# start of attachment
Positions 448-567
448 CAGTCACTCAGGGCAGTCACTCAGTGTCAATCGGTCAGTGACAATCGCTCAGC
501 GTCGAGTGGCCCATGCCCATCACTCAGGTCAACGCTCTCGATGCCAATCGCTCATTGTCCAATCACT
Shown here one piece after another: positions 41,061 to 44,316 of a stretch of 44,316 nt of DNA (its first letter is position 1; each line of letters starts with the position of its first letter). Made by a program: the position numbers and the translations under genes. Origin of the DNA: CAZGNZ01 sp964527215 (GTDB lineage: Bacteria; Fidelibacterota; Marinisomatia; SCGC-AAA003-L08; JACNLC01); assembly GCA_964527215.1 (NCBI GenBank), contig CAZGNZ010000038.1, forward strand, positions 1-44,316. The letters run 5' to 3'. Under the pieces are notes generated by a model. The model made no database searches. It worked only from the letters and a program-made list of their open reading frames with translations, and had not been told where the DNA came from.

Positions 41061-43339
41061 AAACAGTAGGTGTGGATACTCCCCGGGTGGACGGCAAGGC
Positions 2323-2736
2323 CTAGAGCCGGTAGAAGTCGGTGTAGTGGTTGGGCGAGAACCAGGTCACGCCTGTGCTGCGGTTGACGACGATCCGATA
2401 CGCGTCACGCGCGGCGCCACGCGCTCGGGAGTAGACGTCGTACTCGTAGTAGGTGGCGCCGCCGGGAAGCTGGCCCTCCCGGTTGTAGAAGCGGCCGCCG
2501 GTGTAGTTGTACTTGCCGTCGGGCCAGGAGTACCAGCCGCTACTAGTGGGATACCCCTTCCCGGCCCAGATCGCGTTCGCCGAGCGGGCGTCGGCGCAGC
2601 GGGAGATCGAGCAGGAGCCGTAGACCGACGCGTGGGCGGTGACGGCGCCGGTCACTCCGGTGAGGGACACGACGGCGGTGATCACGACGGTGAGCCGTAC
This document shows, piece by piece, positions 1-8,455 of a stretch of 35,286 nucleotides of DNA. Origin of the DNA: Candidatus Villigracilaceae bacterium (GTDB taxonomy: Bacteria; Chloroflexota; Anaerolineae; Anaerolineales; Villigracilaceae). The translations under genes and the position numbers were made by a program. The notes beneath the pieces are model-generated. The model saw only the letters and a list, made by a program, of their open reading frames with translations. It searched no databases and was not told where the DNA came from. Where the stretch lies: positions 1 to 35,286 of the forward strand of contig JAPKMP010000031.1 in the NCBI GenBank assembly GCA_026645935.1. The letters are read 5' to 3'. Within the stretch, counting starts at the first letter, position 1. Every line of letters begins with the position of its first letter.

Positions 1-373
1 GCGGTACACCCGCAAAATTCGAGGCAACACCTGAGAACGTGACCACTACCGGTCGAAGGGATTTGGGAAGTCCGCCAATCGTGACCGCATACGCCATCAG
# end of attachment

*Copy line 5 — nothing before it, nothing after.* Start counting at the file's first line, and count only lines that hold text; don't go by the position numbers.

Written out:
Positions 41061-43339